Young Pilots: Up to now, I’ve focused on unusual aircraft, and taken the pilots for granted. As you do. However, there’s one class of pilot that I feel deserves special mention as an aspect of alternative aviation: children. Kids can do amazing things, and aviation is not excluded. Probably the most famous juvenile aviator was Vicki Van Meter, who started flying when she was ten, and began racking up records at eleven, when she became the youngest pilot to fly across America in 1993. She crossed the Atlantic the next year at the age of twelve. The Guinness book people subsequently closed all their categories for youngest pilots on the grounds of undesirable risk. Even so, attempts were made, and not everyone was lucky. Infamously, Jessica Dubroff died in a crash at the age of seven. At the time, her instructor was at the controls, but Jessica had received over thirty hours of flight training. After her accident, a law was enacted to prohibit underage trainees (that is, kids too young to hold a pilot’s licence or student pilot permit) from making record attempts. More recently, Haris Suleman, a seventeen year old with a freshly issued pilot licence, died while attempting to fly around the world for charity. I don’t think the problem is the youth of the pilots. I think it has more to do with the pressure of trying to make challenging flights to set records, with inexperience as a contributing factor.
Tech Level: Some aircraft are much easier to fly than others, and the simplest ones are not likely to be the ugly ducklings I’ve been featuring in this glossary. Basic training aircraft work best for this sort of thing. For genre fiction, let’s say Young Adult and Middle Grade.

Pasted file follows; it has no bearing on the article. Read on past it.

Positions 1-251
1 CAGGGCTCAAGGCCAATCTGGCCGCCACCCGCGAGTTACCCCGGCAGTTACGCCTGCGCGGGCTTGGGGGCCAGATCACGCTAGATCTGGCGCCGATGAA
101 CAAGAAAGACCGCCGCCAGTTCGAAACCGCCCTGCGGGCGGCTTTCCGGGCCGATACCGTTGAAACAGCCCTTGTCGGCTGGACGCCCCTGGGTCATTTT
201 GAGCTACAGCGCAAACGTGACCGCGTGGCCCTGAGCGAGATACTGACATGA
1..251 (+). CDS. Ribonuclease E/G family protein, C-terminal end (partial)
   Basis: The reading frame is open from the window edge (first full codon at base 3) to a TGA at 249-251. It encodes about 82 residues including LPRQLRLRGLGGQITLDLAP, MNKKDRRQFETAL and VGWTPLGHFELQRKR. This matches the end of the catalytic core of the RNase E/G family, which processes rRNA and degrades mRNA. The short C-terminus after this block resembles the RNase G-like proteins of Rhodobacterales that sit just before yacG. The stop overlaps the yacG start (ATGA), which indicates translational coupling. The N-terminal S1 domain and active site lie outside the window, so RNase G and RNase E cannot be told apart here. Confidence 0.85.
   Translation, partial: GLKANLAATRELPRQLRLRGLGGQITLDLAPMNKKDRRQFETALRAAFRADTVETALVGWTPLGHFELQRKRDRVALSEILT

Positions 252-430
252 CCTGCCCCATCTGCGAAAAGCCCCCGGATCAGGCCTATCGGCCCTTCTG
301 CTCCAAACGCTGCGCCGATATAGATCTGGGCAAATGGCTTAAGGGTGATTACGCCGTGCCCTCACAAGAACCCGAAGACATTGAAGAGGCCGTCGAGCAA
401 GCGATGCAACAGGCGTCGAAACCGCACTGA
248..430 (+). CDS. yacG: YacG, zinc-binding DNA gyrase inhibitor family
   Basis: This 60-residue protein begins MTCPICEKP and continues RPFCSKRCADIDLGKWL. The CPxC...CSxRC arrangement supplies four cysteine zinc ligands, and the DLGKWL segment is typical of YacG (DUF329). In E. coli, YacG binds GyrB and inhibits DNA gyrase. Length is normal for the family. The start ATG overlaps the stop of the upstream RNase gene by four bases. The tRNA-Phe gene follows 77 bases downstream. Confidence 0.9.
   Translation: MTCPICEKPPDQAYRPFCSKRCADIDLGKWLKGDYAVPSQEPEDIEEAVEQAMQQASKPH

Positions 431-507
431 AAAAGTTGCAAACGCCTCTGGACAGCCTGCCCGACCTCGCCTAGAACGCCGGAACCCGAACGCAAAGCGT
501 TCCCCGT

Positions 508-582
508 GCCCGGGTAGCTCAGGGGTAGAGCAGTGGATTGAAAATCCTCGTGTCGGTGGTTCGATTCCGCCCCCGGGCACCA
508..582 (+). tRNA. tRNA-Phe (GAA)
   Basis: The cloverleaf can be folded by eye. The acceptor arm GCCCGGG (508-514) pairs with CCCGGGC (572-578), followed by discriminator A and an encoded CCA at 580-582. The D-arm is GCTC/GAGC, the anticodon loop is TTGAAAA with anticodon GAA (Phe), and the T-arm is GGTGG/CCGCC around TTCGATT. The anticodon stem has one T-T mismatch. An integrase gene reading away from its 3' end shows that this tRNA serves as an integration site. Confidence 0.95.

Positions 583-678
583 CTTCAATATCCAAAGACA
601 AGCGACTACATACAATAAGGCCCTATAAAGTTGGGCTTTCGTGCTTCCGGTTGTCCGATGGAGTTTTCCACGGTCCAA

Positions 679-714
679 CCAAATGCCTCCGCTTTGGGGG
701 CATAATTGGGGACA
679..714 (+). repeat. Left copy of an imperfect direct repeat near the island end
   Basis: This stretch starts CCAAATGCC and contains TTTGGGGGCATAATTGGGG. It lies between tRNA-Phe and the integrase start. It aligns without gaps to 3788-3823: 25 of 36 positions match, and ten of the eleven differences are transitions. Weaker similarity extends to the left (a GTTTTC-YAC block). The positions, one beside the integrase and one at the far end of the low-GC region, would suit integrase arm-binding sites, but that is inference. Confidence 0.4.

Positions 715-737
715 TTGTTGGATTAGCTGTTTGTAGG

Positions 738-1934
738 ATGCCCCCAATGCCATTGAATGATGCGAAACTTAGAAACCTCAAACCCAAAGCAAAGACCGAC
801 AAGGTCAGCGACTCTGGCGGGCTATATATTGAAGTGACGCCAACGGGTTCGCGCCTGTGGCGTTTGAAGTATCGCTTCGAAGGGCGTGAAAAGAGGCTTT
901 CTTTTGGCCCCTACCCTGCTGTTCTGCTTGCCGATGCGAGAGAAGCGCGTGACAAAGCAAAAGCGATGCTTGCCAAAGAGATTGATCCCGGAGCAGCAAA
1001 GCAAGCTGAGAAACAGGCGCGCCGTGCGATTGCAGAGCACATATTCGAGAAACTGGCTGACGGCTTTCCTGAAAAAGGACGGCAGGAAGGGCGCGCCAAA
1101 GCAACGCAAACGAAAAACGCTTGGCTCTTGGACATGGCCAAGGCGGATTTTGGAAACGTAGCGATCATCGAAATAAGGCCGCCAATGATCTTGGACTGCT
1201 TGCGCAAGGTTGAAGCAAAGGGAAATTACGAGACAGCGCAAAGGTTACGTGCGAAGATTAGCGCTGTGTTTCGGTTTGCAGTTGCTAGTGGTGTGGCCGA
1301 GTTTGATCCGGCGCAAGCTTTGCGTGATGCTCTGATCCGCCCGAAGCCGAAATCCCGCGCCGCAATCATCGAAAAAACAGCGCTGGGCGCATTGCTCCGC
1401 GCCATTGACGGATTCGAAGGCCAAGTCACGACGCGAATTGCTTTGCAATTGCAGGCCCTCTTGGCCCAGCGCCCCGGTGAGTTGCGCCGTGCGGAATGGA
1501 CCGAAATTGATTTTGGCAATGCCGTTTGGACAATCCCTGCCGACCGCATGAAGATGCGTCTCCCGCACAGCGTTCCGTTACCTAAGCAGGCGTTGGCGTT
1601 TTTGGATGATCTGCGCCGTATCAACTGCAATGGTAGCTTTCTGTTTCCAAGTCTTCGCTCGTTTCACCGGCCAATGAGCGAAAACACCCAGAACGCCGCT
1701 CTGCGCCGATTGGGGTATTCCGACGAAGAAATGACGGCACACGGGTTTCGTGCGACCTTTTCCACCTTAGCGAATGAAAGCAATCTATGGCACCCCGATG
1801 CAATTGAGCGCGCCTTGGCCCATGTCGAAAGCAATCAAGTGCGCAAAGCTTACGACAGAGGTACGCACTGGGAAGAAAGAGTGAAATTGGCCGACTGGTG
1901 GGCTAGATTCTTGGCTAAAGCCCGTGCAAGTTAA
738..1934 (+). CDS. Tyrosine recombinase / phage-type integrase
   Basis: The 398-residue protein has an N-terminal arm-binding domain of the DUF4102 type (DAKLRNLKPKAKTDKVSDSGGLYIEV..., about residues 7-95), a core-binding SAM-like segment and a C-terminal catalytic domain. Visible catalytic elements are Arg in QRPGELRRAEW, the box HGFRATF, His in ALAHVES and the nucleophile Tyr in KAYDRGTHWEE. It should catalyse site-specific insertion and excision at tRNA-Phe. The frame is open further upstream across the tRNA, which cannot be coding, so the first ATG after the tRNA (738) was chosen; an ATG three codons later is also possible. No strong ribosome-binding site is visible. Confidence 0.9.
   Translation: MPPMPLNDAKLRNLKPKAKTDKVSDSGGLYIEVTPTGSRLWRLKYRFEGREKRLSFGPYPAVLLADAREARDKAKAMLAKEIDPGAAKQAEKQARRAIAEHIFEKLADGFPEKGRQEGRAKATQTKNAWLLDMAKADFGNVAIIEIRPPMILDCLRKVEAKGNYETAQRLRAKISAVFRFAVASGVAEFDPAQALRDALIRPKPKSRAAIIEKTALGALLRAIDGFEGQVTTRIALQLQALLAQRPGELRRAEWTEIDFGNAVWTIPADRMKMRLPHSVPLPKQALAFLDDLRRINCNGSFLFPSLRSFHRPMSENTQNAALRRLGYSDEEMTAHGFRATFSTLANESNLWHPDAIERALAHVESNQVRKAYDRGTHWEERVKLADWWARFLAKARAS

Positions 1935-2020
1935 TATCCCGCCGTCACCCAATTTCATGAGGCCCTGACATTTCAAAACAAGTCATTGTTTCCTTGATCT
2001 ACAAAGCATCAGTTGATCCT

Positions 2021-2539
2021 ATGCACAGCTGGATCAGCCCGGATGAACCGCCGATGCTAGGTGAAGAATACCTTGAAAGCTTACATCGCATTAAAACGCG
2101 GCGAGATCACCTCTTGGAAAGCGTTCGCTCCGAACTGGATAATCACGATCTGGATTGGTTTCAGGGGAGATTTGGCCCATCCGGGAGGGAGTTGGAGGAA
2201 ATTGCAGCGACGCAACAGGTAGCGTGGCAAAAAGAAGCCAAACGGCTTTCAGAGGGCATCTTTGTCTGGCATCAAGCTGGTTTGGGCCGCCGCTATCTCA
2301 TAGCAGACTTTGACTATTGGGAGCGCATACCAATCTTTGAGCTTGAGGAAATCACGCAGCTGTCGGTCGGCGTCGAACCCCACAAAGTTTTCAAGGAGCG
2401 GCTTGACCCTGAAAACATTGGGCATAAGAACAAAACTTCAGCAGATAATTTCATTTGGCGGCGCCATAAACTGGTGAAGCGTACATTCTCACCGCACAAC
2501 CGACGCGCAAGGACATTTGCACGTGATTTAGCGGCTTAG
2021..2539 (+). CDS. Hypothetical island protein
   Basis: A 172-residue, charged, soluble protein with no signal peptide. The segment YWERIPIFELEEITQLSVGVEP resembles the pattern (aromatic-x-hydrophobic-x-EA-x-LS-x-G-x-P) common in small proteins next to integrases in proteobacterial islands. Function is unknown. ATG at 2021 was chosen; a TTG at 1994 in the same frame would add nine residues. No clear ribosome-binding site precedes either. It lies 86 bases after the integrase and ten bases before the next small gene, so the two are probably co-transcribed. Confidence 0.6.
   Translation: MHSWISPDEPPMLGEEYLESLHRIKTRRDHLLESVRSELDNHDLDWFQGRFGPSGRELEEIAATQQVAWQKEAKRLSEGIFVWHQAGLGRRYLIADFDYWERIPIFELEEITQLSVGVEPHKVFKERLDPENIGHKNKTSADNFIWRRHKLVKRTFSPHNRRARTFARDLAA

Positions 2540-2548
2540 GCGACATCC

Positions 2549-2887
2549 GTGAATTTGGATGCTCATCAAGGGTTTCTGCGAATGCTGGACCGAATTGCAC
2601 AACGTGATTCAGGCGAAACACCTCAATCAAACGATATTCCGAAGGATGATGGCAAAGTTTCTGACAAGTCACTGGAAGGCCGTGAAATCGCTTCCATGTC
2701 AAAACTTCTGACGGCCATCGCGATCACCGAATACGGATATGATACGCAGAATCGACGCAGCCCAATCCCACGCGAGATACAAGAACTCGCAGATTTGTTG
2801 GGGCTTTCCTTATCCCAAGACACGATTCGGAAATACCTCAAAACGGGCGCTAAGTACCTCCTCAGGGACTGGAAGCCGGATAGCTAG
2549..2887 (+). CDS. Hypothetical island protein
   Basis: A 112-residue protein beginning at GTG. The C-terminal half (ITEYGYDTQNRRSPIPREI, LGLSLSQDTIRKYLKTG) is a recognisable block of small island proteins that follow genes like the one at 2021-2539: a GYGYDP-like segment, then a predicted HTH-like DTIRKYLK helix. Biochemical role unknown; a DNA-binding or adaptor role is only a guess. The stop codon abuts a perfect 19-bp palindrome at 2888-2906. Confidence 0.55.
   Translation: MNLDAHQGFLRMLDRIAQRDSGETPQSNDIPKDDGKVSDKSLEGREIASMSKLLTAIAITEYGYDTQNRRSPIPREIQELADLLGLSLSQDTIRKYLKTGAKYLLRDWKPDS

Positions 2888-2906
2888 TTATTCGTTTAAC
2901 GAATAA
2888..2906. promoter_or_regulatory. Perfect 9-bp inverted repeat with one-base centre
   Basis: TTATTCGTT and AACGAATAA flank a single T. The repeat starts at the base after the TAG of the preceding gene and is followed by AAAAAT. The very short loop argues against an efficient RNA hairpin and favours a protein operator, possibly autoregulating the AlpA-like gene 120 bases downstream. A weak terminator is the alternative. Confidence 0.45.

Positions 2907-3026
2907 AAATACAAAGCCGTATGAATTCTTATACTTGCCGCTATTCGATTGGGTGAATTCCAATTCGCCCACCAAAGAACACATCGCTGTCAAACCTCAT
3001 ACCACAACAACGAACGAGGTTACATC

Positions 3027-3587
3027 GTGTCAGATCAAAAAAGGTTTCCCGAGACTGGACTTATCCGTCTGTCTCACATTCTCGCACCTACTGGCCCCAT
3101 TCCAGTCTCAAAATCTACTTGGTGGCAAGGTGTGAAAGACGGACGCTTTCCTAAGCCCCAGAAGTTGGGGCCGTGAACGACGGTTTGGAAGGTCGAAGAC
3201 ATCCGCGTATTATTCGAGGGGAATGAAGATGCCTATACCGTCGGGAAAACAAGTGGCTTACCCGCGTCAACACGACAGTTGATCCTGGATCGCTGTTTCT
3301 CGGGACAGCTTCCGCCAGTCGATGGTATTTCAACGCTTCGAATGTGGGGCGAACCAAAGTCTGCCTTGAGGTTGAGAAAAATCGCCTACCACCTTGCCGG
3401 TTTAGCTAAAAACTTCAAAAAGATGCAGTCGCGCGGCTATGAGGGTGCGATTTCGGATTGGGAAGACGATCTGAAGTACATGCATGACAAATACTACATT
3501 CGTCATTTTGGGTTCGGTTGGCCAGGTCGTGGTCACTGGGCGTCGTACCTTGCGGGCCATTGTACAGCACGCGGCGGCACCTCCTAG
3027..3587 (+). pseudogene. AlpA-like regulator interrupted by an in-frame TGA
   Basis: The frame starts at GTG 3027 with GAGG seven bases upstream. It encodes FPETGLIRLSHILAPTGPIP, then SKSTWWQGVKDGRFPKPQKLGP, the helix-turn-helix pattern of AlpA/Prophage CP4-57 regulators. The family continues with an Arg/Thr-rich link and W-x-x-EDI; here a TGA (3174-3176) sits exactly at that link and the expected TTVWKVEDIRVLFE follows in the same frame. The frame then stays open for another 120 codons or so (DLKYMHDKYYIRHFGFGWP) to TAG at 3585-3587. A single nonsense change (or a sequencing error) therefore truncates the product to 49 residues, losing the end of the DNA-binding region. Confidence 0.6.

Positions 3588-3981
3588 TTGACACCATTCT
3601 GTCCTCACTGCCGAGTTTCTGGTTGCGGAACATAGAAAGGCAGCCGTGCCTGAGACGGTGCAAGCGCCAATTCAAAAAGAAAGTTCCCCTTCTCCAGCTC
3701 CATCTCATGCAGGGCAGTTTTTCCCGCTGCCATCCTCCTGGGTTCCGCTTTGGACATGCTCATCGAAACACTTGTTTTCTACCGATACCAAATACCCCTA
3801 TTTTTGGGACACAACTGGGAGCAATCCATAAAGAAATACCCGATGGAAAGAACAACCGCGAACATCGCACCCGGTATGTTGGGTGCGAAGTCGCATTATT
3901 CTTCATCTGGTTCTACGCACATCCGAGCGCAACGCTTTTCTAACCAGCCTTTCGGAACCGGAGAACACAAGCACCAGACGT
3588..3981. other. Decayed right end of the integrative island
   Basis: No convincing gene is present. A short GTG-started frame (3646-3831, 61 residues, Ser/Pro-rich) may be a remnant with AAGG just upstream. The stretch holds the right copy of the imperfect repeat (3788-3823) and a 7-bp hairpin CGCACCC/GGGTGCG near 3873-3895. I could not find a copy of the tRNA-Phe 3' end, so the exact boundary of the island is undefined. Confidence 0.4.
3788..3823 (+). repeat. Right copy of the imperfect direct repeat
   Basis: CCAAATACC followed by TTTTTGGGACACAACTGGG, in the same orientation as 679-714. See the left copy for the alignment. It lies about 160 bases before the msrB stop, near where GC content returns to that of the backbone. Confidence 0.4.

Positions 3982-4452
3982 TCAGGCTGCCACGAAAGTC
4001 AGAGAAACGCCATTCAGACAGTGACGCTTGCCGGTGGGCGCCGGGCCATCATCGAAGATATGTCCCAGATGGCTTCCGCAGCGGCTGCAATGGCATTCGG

Appeared In: I’ve already mentioned Emergence, by David R. Palmer, which features protagonist Candida Maria Smith-Foster as the eleven year old pilot of an ultralight. In Windhaven, by George R.R. Martin and Lisa Tuttle, Flyers come of age and take their parent’s strap-on wings at the age of thirteen. I researched this topic for my own SF novel, in which glider pilots have to be light, and girls are recruited at fourteen or so. Release of Avians is scheduled for 2017.
For Your Plot: All the thrills of alternative aviation, plus the added risks that come with inexperience. There’s an old saying that there are old pilots and bold pilots, but no old, bold pilots. Reverse engineer that, if you like.